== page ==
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What to consider when buying a home with debt

Should you embark on the journey of homeownership if you already have debt? Many people are unsure whether they can buy a home with debt, or if it is a good idea to do so. The short answer is yes, you can purchase a home with existing debts. However, there is much more to it than that! Here are the key items to consider before deciding to enter the housing market.

It is possible to buy a home with debt!

Purchasing a home with debt is becoming increasingly common. Most Canadians have some form of debt, whether through other loans, credit cards, lines of credit, etc. Things like student loans and car payments can take a long time to pay off as well. It is fairly normal to apply for a mortgage when you have other debts on the go. In fact, it can be tricky for people to be completely debt-free before buying a home. This means you don’t need to automatically count yourself out of homeownership if you have debt. Of course, there are limitations here, which we will discuss below. While you might technically be able to buy a home with debt, that doesn’t mean you should.

Understand your debt service ratios

Your debt service ratios are some of the most important items to consider when you are thinking about buying a home with debt. Lenders will examine these ratios closely when they are evaluating your mortgage application. 

The first ratio to understand is your Gross Debt Service (GDS) ratio. This calculates how much of your monthly income is required to pay for housing expenses. This includes items such as mortgage payments or rent, property taxes, utilities, etc. It strictly focuses on housing costs, so it does not take into account any other expenses. We can calculate this ratio by dividing your expected costs by your monthly income. According to the Canada Mortgage and Housing Corporation (CMHC), an ideal ratio is 35 per cent or below. This means you should not need more than 35 per cent of your monthly income to cover housing expenses.

The second ratio is your Total Debt Service (TDS) ratio. This determines how much of your monthly income is needed to cover all of your expenses. This takes into account life expenses that don’t involve housing, such as credit cards, loans, internet, and any other expected costs. This ratio should be below 42 per cent.

With both of these ratios, the lower the score, the better. This implies you do not need to use a majority of your income to cover your expenses, which provides assurance for lenders. However, many lenders will work with a more flexible range of ratios than the recommended maximum. This will likely result in higher mortgage rates, so keeping your score as low as possible is your best move.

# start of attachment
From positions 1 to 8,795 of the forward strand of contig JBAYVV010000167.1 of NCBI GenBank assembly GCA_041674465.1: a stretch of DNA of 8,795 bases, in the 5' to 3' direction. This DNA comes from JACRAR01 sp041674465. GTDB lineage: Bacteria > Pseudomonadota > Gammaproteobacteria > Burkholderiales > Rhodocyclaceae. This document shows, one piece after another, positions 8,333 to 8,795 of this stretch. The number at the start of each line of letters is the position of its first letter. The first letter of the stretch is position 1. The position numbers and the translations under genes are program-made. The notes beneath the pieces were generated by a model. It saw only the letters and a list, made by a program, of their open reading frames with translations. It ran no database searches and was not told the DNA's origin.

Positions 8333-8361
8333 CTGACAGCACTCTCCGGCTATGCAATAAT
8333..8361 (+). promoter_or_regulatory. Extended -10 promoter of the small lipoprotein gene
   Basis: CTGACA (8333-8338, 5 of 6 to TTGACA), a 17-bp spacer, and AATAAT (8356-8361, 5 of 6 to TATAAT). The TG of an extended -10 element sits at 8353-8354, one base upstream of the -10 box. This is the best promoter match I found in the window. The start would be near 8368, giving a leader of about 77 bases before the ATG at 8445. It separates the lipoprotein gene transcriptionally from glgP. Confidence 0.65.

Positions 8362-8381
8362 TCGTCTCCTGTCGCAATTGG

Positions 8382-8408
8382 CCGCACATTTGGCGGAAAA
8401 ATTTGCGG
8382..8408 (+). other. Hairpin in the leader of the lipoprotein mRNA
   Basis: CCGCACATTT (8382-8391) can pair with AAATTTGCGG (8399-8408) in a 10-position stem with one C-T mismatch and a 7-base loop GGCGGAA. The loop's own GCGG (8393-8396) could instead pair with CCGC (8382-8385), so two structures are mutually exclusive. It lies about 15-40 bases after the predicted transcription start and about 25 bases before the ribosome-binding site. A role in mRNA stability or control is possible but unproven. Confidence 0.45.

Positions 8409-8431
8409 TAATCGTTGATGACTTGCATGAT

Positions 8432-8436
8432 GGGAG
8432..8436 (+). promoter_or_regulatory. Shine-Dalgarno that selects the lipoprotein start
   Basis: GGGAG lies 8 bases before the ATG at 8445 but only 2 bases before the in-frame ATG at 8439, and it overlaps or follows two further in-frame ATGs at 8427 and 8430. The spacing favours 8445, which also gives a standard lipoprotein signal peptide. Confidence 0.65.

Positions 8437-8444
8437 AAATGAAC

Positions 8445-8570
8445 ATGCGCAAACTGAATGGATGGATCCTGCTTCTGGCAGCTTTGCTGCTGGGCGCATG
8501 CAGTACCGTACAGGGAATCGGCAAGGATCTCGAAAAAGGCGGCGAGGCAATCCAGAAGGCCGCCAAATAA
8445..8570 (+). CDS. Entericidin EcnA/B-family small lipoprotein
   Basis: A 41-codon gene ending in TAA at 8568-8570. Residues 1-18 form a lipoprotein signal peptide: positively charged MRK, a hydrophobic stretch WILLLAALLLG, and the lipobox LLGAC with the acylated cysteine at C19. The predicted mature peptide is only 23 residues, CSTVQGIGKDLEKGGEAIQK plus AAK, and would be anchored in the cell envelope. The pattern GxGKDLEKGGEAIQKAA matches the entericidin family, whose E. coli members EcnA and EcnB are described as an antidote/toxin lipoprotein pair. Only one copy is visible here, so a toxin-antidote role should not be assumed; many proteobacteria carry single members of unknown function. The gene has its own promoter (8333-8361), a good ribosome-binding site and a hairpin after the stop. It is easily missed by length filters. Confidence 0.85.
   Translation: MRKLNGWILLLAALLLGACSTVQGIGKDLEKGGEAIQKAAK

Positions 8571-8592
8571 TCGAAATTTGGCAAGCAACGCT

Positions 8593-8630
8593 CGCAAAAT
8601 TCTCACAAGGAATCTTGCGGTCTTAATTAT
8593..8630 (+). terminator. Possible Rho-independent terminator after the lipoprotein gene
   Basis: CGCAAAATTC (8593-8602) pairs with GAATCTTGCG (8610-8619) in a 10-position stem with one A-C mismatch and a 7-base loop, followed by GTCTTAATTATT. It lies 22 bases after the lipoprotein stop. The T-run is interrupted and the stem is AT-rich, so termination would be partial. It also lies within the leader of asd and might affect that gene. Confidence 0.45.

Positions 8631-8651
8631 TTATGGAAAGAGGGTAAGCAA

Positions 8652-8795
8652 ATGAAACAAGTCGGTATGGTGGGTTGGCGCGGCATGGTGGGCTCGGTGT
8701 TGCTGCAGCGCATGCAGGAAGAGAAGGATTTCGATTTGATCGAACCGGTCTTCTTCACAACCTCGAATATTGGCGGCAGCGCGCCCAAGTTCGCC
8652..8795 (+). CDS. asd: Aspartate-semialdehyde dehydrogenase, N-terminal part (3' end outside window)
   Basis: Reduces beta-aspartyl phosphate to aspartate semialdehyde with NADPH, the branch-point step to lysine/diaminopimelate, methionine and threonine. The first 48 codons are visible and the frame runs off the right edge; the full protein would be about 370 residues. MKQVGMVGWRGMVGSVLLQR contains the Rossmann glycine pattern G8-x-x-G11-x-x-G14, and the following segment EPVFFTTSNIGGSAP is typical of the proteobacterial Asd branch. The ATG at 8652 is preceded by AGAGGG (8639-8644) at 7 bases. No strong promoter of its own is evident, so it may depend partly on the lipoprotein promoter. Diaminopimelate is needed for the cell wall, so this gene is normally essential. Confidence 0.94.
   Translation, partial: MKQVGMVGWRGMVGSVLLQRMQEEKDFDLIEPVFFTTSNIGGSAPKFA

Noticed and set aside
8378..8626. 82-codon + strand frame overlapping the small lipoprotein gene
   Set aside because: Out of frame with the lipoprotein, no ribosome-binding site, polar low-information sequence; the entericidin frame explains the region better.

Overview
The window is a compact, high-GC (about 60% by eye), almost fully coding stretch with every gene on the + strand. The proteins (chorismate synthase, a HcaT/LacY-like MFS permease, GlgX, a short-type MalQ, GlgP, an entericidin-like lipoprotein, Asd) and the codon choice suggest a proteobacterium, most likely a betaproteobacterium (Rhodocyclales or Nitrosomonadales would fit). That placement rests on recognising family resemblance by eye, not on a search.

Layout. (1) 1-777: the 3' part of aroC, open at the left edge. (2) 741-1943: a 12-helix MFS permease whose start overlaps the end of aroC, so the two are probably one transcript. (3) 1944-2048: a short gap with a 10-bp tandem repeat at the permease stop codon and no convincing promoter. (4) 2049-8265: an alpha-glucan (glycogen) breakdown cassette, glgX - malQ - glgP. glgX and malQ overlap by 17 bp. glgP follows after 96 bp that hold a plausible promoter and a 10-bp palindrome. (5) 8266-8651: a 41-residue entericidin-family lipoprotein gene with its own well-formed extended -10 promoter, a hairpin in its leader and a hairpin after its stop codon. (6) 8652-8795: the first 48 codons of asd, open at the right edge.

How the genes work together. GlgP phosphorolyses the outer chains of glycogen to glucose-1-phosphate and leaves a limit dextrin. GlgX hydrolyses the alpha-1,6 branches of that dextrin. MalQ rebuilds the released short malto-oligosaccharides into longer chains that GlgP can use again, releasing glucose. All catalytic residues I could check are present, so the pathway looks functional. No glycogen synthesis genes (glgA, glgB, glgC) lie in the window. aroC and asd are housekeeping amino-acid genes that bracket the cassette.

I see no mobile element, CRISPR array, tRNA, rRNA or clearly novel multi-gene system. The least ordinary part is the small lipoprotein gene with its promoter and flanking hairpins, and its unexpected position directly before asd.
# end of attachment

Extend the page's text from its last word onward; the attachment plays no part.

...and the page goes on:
Consider your mortgage approval

While you might be approved for a mortgage with debt, your approval amount might be smaller than you would like. If your lender has any reservations about your ability to make mortgage payments, they might limit the amount they are willing to finance. This protects them in the event of a mortgage default. Depending on your purchasing plans, this might pose an issue. It can restrict your budget, which can limit your options. Your lender may also charge higher interest rates due to your existing debts, which is another factor to consider when evaluating your ability to support a mortgage.

Watch out for the risk of becoming house poor!

Being house poor is an undesirable outcome of homeownership that is not that uncommon. It means you need to use a majority of your income to support your household expenses. This leaves you with little room to support your other financial obligations, from other debts to things like groceries or child care. As you can imagine, this can cause a lot of stress for home owners. Being house poor means running the risk of being unable to make your payments, which could ultimately lead to defaulting on your mortgage. You need to know what you can and cannot afford before buying a home with debt so you can avoid this risk. You should never purchase a home you can’t truly afford.

Always consult a broker

For the best experience buying a home with debt, make sure you work with a mortgage broker! From your debt service ratios, to securing a lender, to dodging the possibility of becoming house poor, brokers are there for you every step of the way. Your mortgage needs are unique, and you might need some extra guidance when you already have existing debt. This will impact the products you qualify for, and the lenders you can work with. As industry experts with connections, we can ensure you secure the perfect fit for your purchasing journey.

Buying a home with debt is possible, and in many cases it is a perfectly reasonable course of action! The key is to understand your situation and keep your broker in the loop during the process. The more you know about your finances, and the more involved your broker is, the more successful your experience will be. 

If you have any questions about your mortgage, get in touch with us at Clinton Wilkins Mortgage Team! You can call us at (902) 482-2770 or contact us here.